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Thread: Computer Makers Sued Over Hard Drive Size

  1. #1
    Super Moderator Super Moderator Big Booger's Avatar
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    Computer Makers Sued Over Hard Drive Size

    Finally, some one is doing something about one of my pet peeves. It seems a group of people are suing Apple, Dell, Gateway, HP, and others for misleading consumers about hard disk sizes. About time someone spoke up and said '1000 MB != 1 GB'" It's not much of a mystery to anyone who's up on industry practices, but it's similar to the way graphic displays are sized, cereal boxes are filled, and so on. Andy Rooney could have a field day with this one.

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    Old and Cranky Super Moderator rik's Avatar
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    Well, I supose someone has to take the "unpopular" stance here, but I disagree. The OEM vendors have nothing to do with the way drive size is calculated either by the drive manufacturers nor the OS. In fact I found an article on one of the accused OEM vendors websites explaining the issue:

    Why is the reported capacity of my hard disk drive (HDD) less than the size of the HDD that I ordered on my XXXX computer?

    Most operating systems define a hard disk drive's capacity using binary or base-2 mathematics. This translates to 1 gigabyte (GB) equal to 1,073,741,824 bytes. This is the correct value when using binary or base-2 mathematics.

    However, hard disk drive manufacturers define drive sizes using base-10 mathematics, in which 1 GB is equal to 1,000,000,000 bytes (rather than the 1,073,741,824 bytes, as listed above).

    This discrepancy in reporting drive sizes (base-2 vs. base-10) may lead you to believe that you have a hard disk drive of less than expected capacity if you compare the figure reported by the operating system with the figure reported by your documentation, although the actual hard drive size is identical. Microsoft® Windows® simply counts the size differently, and will report a different, slightly smaller, figure.

  3. #3
    Super Moderator Super Moderator Big Booger's Avatar
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    so why don't microsoft, or the companies change how they lable the drive sizes to sync up so that consumers are not confused.


    It is a silly deal, but newsworthy nonetheless. I was duped as well back in the day when I first purchased a HDD. hehehe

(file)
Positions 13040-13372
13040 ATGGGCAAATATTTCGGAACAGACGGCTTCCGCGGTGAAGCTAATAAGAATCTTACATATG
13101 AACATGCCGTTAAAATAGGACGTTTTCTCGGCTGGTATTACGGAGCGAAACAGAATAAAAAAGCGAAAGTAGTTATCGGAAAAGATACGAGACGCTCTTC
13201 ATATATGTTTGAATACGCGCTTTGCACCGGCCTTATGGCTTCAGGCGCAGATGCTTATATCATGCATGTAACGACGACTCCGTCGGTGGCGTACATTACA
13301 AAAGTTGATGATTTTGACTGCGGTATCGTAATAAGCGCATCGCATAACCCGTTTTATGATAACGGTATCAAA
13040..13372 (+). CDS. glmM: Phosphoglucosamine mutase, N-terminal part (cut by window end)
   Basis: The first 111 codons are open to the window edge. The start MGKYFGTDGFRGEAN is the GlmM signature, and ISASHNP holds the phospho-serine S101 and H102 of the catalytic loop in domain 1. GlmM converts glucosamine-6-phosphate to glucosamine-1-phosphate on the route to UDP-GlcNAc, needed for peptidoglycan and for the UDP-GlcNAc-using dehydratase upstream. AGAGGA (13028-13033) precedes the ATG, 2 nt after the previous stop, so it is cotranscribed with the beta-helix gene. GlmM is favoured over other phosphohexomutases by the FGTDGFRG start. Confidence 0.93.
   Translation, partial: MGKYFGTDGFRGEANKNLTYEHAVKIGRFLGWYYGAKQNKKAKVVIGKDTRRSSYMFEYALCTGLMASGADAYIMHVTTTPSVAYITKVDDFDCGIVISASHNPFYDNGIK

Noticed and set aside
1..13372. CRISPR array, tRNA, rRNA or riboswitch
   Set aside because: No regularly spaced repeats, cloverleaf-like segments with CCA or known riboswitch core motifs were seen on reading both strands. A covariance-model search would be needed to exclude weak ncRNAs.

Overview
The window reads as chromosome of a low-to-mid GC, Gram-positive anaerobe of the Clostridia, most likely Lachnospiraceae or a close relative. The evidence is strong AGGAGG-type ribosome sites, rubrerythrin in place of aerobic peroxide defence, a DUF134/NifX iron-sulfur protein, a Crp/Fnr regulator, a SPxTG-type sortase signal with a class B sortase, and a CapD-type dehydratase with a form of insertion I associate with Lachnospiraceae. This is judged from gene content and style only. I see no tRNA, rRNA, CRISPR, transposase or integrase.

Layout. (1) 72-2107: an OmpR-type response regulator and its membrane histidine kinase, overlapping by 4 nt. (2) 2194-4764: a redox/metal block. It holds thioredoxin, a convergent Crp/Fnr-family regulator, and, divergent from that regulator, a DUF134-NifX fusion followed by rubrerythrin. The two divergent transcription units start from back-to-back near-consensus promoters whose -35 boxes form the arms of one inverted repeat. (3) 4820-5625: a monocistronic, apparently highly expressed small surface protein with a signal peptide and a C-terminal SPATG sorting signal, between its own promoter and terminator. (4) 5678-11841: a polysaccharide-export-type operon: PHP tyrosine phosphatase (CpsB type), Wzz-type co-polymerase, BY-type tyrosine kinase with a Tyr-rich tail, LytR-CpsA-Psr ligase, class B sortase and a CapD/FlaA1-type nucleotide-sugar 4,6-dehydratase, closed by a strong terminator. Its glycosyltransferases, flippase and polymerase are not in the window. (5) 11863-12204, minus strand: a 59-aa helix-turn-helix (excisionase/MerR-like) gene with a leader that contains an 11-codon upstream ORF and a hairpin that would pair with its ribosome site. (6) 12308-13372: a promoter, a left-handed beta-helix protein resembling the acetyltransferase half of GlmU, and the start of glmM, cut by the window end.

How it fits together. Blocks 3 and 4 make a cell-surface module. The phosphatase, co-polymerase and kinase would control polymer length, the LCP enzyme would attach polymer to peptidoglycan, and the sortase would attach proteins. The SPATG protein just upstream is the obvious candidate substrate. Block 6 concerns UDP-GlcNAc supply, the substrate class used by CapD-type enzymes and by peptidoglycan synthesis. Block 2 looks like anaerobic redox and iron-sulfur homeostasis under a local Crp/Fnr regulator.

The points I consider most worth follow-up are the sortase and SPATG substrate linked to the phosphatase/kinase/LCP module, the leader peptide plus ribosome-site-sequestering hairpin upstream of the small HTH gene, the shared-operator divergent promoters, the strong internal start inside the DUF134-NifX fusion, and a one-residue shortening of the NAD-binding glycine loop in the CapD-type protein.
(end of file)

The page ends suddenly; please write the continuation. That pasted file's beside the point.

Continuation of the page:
4. #4
    Old and Cranky Super Moderator rik's Avatar
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    Unfortunately I don't have an answer, but I do understand the frustration and confusion...It's almost like Processor manufacturers labeling procs that are cut out of the same die as different speeds...that depends on the speed that the benchmark at.

  5. #5
    Near Life Experienced TZ Veteran zipp51's Avatar
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    I've been noticing a difference in windows calculations for years and always blamed the oem's for giving less.Frankly the prices dropped so fast and the sizes were so mind boggling I figured what's a few hundred megabytes.And I am not surprised that Microsoft didn't jump to fix the discrepancy.
    The definition of insanity is doing the same thing over and over again and expecting different results.

  6. #6
    Titanium Member efc's Avatar
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    Of all the things to complain about in our tech community, I consider this one to be very low on the priority list. This issue has been around since the first consumer HD's were available. My first hard drive was 120 MB purchased for a x286 XT computer. If my memory serves me right it formatted to 107 MB. Please forgive me if the figure is not correct since it happened in 1986. I quickly learned that there is overhead in every HD. This problem has been around for a long time, and most of us know about it. The 120 MB drive cost me over $10 per MB back then. Today you can buy one for about $.65 per GB.